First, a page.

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Home :: Archive :: 1996 :: June ::
Re: Shylock; Wriothesley
Shakespeare Electronic Conference, Vol. 7, No. 0457.  Tuesday, 18 June 1996.

(1)     From:   Milla Riggio <
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        Date:   Tuesday, 18 Jun 1996 04:01:57 -0500 (EST)
        Subj:   Re: SHK 7.0440  Re: Shylock

(2)     From:   Lisa Hopkins <
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        Date:   Tuesday, 18 Jun 96 10:36:00 0BS
        Subj:   Wriothesley


(1)----------------------------------------------------------------------------
From:           Milla Riggio <
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Date:           Tuesday, 18 Jun 1996 04:01:57 -0500 (EST)
Subject: 7.0440  Re: Shylock
Comment:        Re: SHK 7.0440  Re: Shylock

Regarding the query and conversation about what Shylock "means" when he says
"If I can catch him once upon the hip/ I will feed fat the ancient grudge Ibear
him.":  In the upcoming MLA book on Teaching Shakespeare through Performance
(which I'm editing), Michael Kahn in the Preface says something to the effect
that in directing Shakespeare one of the hardest lessons he has to teach actors
is that they character means what s/he says.  It's difficult for actors trained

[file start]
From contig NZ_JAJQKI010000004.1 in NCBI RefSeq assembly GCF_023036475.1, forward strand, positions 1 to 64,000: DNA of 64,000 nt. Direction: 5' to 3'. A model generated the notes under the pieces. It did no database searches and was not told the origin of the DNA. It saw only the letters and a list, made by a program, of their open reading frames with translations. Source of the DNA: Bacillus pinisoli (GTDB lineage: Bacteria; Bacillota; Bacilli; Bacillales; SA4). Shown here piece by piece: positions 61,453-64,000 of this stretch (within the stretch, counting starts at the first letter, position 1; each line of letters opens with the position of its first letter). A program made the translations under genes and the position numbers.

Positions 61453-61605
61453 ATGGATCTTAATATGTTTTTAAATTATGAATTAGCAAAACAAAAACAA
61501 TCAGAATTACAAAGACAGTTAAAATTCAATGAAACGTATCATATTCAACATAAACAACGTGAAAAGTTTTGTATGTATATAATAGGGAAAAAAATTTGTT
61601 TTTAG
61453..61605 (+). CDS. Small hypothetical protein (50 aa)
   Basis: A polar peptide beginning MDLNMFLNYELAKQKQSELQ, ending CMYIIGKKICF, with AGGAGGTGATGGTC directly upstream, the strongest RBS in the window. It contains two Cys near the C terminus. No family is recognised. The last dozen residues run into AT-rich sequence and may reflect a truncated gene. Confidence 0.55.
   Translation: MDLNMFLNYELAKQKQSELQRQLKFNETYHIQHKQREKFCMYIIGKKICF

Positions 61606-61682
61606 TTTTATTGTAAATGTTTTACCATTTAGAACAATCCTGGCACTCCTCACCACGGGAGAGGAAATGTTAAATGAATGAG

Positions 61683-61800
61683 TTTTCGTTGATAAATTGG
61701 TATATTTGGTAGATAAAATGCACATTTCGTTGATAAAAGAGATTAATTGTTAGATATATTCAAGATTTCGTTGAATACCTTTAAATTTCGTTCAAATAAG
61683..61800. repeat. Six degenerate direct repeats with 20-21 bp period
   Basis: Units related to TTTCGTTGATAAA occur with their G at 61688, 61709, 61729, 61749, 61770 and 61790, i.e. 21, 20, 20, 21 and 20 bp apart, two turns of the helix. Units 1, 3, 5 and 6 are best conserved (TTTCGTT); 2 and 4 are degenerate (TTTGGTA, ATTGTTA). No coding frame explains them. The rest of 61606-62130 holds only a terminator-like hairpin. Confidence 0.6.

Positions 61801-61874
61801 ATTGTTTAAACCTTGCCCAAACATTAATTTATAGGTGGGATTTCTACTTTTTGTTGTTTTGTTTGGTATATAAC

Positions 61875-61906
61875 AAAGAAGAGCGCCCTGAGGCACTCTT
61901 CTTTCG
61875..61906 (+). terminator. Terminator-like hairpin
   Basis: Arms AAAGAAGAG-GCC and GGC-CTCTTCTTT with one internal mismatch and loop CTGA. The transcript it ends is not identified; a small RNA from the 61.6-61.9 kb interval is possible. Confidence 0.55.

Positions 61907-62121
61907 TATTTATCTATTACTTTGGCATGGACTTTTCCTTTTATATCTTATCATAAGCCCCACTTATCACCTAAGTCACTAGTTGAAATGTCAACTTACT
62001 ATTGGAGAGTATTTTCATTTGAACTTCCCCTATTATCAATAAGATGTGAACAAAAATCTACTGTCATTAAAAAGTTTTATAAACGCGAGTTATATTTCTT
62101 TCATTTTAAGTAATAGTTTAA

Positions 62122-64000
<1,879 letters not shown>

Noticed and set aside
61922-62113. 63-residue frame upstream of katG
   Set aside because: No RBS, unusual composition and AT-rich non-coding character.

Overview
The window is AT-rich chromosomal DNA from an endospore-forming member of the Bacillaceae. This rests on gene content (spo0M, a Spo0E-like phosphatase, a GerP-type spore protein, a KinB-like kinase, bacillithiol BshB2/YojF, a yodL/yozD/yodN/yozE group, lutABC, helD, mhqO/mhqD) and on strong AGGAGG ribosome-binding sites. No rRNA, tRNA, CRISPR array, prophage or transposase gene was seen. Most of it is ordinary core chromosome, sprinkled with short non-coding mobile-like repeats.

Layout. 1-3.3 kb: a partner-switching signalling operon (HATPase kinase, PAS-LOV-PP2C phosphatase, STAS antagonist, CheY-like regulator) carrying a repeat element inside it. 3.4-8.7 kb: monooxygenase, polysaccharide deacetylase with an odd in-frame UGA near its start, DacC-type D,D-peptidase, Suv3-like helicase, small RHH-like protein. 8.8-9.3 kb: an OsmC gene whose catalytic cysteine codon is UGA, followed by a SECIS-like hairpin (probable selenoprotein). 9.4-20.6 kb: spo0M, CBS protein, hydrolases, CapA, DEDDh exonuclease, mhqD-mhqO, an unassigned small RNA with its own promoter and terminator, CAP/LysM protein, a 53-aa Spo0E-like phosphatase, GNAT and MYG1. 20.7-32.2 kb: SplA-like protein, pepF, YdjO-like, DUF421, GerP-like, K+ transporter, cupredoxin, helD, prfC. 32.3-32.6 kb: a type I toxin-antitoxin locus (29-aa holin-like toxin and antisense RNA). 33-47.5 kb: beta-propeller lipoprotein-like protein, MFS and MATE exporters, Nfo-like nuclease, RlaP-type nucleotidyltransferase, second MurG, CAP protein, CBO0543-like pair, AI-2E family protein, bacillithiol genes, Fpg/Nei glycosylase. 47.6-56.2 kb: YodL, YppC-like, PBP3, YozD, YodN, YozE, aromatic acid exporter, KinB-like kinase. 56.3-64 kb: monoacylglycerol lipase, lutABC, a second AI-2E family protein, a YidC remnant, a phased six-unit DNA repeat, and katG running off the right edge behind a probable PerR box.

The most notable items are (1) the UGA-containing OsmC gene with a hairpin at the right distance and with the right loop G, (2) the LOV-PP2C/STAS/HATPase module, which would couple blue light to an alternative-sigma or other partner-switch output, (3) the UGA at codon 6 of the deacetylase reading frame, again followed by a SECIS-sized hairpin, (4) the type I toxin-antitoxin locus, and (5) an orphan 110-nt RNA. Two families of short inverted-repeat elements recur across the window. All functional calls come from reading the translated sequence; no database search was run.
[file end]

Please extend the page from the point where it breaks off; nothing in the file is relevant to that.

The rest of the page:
to be always asking about the latent "subtext" of a speech to mean just and
only what the lines SAY, says Michael.  As a character, he says, one has a
life, a past, and so forth, but when the character speaks in Shakespeare, s/he
MEANS JUST WHAT THE LINES SAY.  You MUST mean that and nothing else, says this
one director, who goes on to suggest that if the plays had "subtexts," they
would be much shorter!

Milla Riggio

(2)----------------------------------------------------------------------------
From:           Lisa Hopkins <
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Date:           Tuesday, 18 Jun 96 10:36:00 0BS
Subject:        Wriothesley

To the best of my knowledge 'Wriothesley' is pronounced 'Risley', and is a
shibboleth-type name not uncommon amongst prominent Elizabethans and Jacobeans
- cf Sir William Cecil being 'Sisil' and Lady Mary Wroth being 'Worth'.
 

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